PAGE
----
The utility of combining ACPA and RF tests has been addressed in few studies. When both tests return positive results, the LR+ is 15.72 and the LR− is 0.46. Thus the test performance of the combination is little better than the ACPA test alone, and adding RF improves specificity at the expense of sensitivity. A positive result from either test (ie, one of the two tests positive or both tests positive) improves sensitivity but reduces specificity, giving an LR+ of 4.32 and an LR− of 0.32. Some patients with RA do have either one or other of the autoantibodies, leading to a suggestion that testing be performed consecutively, starting with RF and progressing to ACPA if the RF test result is negative.11 The established test characteristics described above, however, do not support such a recommendation. Patients with a positive RF test result and a negative ACPA test result may have a false-positive RF, as this test has a lower specificity.
The laboratory cost of an RF test is $11.50 (Medicare Benefits Schedule) and a single ACPA test costs $15.00. Although ACPA testing is more expensive, there may be substantial costs associated with false-positive RF results. These results often entail review by a rheumatologist, including time off work and unnecessary distress for the patient. To our knowledge, a formal cost-effectiveness analysis has not yet been reported.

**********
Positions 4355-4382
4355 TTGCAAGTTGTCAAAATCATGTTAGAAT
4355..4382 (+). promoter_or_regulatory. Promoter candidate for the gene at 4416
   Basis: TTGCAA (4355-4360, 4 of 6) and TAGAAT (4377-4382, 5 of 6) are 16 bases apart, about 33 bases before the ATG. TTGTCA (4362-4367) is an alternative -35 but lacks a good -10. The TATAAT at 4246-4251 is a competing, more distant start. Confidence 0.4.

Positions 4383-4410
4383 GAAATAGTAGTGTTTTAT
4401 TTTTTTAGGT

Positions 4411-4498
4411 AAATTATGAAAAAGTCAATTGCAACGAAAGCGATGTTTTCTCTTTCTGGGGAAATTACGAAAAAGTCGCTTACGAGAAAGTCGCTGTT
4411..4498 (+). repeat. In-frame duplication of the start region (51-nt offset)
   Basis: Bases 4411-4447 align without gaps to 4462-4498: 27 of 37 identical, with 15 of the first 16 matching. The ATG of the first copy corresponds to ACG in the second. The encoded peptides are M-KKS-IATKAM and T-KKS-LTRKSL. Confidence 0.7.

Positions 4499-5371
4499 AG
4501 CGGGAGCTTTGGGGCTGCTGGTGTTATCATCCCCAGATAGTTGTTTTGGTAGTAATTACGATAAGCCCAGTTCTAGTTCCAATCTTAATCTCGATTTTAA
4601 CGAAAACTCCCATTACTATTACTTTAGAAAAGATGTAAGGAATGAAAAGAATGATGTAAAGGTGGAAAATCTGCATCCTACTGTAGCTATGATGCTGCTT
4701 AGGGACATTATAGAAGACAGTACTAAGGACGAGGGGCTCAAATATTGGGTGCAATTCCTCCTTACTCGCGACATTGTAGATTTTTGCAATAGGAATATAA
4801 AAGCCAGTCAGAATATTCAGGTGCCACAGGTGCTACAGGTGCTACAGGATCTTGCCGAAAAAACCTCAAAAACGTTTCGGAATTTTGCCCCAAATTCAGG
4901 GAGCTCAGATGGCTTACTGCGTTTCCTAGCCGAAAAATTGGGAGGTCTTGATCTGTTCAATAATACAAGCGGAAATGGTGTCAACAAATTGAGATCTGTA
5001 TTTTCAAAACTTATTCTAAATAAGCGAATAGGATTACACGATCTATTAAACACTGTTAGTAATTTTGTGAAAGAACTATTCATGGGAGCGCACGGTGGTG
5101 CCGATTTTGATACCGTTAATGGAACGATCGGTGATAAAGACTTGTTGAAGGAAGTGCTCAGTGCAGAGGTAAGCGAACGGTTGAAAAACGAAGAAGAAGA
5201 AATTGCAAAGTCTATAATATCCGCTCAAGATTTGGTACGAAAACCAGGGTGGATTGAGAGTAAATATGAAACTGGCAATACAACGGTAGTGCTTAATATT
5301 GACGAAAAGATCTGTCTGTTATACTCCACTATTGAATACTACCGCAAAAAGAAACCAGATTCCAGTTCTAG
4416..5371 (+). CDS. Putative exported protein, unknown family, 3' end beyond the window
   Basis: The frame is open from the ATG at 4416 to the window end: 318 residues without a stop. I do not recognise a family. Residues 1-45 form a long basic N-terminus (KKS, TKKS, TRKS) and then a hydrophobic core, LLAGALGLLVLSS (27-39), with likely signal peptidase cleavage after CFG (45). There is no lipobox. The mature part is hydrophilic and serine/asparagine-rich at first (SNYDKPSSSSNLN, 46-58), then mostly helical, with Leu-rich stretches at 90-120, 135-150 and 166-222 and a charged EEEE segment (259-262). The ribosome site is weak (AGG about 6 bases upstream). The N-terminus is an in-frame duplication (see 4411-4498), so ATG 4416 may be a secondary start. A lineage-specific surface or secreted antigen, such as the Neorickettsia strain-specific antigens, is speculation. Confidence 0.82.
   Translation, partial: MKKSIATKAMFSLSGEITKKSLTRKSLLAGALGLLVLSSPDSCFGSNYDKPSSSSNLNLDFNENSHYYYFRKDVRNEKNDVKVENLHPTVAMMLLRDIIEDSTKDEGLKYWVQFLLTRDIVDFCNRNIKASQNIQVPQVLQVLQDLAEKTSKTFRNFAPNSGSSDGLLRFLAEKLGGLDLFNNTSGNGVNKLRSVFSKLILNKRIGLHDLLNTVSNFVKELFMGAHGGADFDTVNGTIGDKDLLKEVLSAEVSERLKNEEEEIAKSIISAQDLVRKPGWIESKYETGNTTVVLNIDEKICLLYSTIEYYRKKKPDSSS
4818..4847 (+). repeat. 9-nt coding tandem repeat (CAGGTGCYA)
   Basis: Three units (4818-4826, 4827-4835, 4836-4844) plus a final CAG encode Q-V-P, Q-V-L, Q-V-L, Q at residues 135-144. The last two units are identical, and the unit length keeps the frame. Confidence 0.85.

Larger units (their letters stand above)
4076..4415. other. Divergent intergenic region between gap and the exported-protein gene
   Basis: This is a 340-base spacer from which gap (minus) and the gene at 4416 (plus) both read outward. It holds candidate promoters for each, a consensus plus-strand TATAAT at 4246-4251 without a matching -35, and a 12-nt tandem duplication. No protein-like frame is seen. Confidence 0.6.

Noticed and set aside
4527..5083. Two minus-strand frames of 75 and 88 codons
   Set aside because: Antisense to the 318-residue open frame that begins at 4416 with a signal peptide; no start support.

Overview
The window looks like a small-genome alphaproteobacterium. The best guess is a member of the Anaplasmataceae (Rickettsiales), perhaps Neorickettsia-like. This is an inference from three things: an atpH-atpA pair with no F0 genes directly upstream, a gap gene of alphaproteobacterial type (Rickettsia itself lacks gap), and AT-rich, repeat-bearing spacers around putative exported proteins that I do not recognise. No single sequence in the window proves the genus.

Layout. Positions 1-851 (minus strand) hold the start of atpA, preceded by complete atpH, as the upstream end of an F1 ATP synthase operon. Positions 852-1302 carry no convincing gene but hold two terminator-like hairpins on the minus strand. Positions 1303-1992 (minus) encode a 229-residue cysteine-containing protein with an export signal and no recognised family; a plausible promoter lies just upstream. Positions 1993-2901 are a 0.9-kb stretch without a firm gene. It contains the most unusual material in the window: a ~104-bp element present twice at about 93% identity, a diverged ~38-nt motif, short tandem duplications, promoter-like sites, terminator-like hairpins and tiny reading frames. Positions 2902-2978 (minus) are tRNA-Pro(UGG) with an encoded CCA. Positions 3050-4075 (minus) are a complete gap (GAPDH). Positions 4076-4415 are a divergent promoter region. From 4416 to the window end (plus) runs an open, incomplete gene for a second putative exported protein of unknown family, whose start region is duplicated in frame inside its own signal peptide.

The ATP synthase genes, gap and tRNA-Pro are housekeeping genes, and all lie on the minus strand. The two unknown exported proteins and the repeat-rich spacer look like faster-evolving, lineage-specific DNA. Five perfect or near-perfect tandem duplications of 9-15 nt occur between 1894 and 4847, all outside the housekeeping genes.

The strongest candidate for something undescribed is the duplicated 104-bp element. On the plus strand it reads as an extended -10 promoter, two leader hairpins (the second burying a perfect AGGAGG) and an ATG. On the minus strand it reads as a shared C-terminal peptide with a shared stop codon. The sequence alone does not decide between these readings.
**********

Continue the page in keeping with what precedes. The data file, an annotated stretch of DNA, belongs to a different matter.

ACPA testing represents an advance in the assessment of inflammatory arthritis. Its superior specificity and LR+, when compared with RF, provide arguments for its use in the diagnostic work-up of patients with symptoms and signs that suggest an inflammatory arthritis, particularly when there is genuine clinical uncertainty about the diagnosis. RF is a familiar test and has been used in most prognostic studies of RA; however, the RF test does not appear to provide much additional diagnostic information to the ACPA test. We believe that the ACPA test has become the diagnostic test of choice in RA, and that it should replace the RF test in this context. Nevertheless, an early diagnostic opinion from a rheumatologist should still be sought as negative results are frequently obtained from ACPA and RF tests in early RA.
Post-test probabilities of a diagnosis of RA when positive and negative RF and ACPA test results are obtained for a range of pre-test probabilities